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Volume 9

Tall Tales - January 2012


Written by
Shabana Mir

Shabana Mir lives in Stillwater, Oklahoma where she is assistant professor of social foundations of education at Oklahoma State University. She spent her childhood years in Britain, grew up in Pakistan, and moved to the USA for a PhD, a career and, as it turns out, marriage and motherhood.


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Immigrant Eid


my house is silent, husband at work;
i hear more sirens than usual outside.

this morning
i couldn’t get out of bed and go
to Eid namaz.
i really should push myself, i thought,
and go, but thought, then, go for what?
so my husband and i can part
at the front door of the building to go and sit
with our respective strangers inside?
o aunties in abayas can look
at my pants, because they’re shabby and
because they’re pants, and then look up
at my face unseeing -

when we’re done i come out and wait
for him in the cold parking lot
watching people hurry to cars
and segregated parties in their
tight little colour-coordinated groups-
while a bearded man in a jalabiya
stares at this female body jammed
outside in a twisting river of men.

when i got out of bed at last, i couldn’t stop crying
in the shower.

in Lahore,
Ammi has cooked two types of sivayyan
and put them out in glass bowls,
with carrot halva and Kashmiri chai.
my Eid outfit complete with sequins
has been ironed and laid on my maiden bed.
Auntie Shaista in the drawing room loudly
waits to see how my outfit looks.
Little Izza is knocking at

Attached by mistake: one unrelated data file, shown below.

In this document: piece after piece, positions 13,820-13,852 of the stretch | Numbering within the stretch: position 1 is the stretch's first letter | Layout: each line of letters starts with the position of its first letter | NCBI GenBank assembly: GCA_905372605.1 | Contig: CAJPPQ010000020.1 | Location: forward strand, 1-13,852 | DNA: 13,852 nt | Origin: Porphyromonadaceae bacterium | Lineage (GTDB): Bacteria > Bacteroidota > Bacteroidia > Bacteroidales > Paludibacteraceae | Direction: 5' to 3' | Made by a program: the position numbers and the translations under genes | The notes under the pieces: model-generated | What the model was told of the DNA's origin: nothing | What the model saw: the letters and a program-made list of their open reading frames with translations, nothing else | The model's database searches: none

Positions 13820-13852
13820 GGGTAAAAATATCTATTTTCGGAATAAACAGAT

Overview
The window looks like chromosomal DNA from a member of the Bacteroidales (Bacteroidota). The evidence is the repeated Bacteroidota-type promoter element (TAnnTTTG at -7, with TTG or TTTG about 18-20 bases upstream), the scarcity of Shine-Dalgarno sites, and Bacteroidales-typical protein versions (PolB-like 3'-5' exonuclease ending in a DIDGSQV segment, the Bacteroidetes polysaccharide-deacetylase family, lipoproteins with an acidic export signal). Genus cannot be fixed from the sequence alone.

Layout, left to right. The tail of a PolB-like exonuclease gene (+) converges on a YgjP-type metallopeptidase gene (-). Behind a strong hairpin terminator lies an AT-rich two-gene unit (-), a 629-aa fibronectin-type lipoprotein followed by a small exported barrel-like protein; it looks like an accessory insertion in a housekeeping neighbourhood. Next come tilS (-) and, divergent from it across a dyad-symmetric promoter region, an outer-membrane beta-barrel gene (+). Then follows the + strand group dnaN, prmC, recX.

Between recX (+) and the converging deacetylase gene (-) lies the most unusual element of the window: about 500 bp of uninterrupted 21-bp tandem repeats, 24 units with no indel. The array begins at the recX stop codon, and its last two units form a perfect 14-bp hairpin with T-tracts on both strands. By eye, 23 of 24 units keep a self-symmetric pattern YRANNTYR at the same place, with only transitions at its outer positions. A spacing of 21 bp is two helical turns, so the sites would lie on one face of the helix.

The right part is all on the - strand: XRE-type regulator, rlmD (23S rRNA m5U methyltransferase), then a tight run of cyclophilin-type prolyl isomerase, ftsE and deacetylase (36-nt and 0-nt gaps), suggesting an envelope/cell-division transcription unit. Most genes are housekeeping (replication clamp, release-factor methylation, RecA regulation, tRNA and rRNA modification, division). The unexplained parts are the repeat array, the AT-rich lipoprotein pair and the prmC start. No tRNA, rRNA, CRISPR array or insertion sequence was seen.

my door, asking when I’ll be ready,
when I will come out to admire
her pink sharara and bright new shoes

Abbu and Imran are just returning
in white kurtas from Eid namaz.
but here
in the fortunate First World
where I’m supposed to be bettering my life
and speaking English all the time–
where there’s no dust, there are no flies,
here, in the warm clean tiled shower,
I can’t stop sobbing

alone, with sirens screeching outside,
I prayed two rak’ahs afterwards
with seven takbeers
and seven tears hit the ja’inamaz
and then I read some pages of Quran
and sent sawab to the Prophet, my pir,
my uncles, aunts, grandparents, like my Ammi does,
and then I said,
I’m sorry I didn’t go to Eid namaz

and I said please don’t be mad at me.
look, I’m here, and my outfit’s in Lahore,
and Izza’s knocking on the door,
and I have no sivayyan,
and my heart, the poor tattered heart
that I know You love
is broken today.

He looked at me, with those quiet eyes
and said, yes, I know. I cried again
and said that Eid is Eid
only because You’re here with me.

they said it’s Eid today, but there,
on the rooftops of Lahore, young boys
saw a little sliver of moon that shone
through smoggy clouds and snaky cables
as an eagle swam across the sky.

here, I saw no moon, I saw
moonsighting.com, and wrote an email –
eid mubarak exclamation point –
and cc’ed it to everyone.

I thought of calling Ammi to say
eid mubarak. but I was afraid
my voice would catch, and she would hear
who I am here

and then I’d know for sure that she
was there, and there are no sivayyan
on my IKEA table, no halva
on the stove, no kashmiri chai
steaming in pretty china cups
no smiling niece outside my door
and no red kurta on my bed



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